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Phone calls: why you won’t be heard in the media

1 April 2021

Phone calls

If there’s one thing you should never do in your professional life, it’s to agree to a phone interview on the radio. It’s not the interview thats the problem. It’s the method of communication in your hands. In November 1967, the BBC’s first local radio station in Leicester pioneered the phone in: a cheap and cheerful way of filling airtime with listeners thoughts and ideas when operating on a shoestring budget.

Time has moved on since then and, more presciently, technology has moved on. The demands of DAB radio and sonic excellence mean there is absolutely no excuse for any corporate spokesperson to EVER do an interview on the phone. Use the phone, by all means, but not the phone bit of it. The clarity of sound through Zoom or FaceTime audio delivers two things: a ‘quality’ sound but more importantly, it means you can actually be heard. Sir Charles – let’s call him Farnsbarns – made no impact on my busy life while I was listening to 5Live – because I couldn’t actually hear him properly.

As a comms professional it is so much more difficult to advise your charges of the technical complexities if you are anxious about whether they will deliver the lines when the time comes. However, there’s another dimension that might persuade you to always plump for the best tech solution for an interview and that’s the ‘parasite effect’. News interviews for TV and radio do not simply exist within the framework of the programme that commissioned them: the demands of the 24/7 news ‘beast’ means material gets recycled and re-used as clips and across a range of channels and platforms.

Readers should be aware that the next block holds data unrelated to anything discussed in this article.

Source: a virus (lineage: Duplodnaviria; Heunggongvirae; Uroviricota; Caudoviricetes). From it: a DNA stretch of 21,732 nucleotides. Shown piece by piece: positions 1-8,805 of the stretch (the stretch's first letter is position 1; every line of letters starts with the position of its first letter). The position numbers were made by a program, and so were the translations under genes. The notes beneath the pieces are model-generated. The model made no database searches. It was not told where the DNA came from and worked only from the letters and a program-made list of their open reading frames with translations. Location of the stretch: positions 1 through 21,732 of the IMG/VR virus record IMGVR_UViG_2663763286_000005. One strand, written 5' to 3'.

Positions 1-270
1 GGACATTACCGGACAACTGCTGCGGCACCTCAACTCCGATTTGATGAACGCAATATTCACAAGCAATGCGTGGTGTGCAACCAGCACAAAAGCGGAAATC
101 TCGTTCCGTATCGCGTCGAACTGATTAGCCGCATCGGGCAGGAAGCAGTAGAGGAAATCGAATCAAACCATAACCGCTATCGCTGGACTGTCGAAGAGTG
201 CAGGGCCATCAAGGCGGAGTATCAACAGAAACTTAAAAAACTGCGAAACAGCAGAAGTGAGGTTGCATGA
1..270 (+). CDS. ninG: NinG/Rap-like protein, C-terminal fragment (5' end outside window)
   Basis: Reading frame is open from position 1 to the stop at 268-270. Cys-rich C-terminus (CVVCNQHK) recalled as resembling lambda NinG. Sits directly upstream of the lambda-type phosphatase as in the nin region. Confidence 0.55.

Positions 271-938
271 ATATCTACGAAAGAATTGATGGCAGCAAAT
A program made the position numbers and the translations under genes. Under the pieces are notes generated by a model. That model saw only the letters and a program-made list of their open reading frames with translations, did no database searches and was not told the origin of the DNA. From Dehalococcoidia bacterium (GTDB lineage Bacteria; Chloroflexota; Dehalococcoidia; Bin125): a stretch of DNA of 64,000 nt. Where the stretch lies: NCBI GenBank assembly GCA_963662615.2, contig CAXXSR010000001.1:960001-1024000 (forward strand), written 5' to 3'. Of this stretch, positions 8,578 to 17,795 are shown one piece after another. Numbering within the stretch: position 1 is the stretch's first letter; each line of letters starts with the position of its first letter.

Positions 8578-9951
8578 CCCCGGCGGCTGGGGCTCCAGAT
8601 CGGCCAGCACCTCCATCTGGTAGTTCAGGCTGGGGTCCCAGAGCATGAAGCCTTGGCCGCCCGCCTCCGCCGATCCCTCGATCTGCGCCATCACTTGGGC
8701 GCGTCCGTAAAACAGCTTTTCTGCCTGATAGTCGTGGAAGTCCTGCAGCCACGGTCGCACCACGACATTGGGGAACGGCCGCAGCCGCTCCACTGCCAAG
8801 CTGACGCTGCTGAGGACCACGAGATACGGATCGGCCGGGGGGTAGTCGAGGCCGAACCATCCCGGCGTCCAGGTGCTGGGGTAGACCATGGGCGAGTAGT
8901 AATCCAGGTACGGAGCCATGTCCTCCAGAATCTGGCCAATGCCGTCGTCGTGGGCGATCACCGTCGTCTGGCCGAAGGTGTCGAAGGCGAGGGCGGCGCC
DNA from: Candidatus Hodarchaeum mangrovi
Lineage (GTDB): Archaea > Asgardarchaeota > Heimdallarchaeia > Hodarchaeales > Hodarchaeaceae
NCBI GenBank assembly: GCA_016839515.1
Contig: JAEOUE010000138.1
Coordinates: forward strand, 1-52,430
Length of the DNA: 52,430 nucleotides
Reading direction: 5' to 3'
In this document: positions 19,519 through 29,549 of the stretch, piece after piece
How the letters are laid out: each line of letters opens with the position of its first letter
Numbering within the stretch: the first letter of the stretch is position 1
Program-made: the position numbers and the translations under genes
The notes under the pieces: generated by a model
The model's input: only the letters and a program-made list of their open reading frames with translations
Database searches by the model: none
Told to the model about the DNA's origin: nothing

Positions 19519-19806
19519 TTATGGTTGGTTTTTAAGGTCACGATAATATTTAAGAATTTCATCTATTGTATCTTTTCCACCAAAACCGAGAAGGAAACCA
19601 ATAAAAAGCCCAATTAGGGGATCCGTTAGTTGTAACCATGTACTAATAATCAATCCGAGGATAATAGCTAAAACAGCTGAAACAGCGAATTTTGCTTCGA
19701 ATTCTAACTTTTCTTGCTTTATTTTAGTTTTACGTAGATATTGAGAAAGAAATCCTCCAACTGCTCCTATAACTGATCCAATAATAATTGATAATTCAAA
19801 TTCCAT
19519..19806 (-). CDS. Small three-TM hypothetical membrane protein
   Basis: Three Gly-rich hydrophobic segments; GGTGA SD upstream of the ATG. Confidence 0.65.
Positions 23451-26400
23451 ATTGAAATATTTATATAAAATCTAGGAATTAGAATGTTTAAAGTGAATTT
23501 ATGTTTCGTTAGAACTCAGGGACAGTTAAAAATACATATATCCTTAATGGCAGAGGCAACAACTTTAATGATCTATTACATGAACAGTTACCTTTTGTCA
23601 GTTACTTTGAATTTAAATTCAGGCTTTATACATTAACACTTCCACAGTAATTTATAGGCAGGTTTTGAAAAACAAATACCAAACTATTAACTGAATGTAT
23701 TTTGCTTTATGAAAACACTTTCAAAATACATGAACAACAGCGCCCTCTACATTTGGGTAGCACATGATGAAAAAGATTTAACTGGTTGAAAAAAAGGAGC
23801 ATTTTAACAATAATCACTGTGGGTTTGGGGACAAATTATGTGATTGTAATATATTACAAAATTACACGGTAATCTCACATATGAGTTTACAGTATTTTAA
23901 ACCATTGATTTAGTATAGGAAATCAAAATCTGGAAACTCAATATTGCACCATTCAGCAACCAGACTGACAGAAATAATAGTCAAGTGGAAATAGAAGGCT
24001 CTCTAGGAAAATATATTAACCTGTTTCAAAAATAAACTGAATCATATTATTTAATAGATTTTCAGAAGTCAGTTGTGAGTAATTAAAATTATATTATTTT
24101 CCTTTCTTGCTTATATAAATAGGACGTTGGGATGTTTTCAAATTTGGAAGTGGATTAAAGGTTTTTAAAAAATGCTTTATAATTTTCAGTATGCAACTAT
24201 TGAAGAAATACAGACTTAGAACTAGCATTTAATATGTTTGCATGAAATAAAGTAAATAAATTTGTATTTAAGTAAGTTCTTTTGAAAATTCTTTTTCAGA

News-gathering is news processing with much of what we see and hear re- aggregated by collators for their own constituencies. The modern broadcast journalists’ continuous quest for ‘quality’ material is driven by technical as well as editorial quality. If it sounds better it’s more likely to get repeated and re- hashed. Something scratchy and difficult to decode will probably be dismissed. Although, the desire to innovate to solve communication connections has been invented by the broadcasters, there’s an upside for your organisation if you think ahead. And don’t wait to be asked: if you suggest the idea, we’ll love you for it!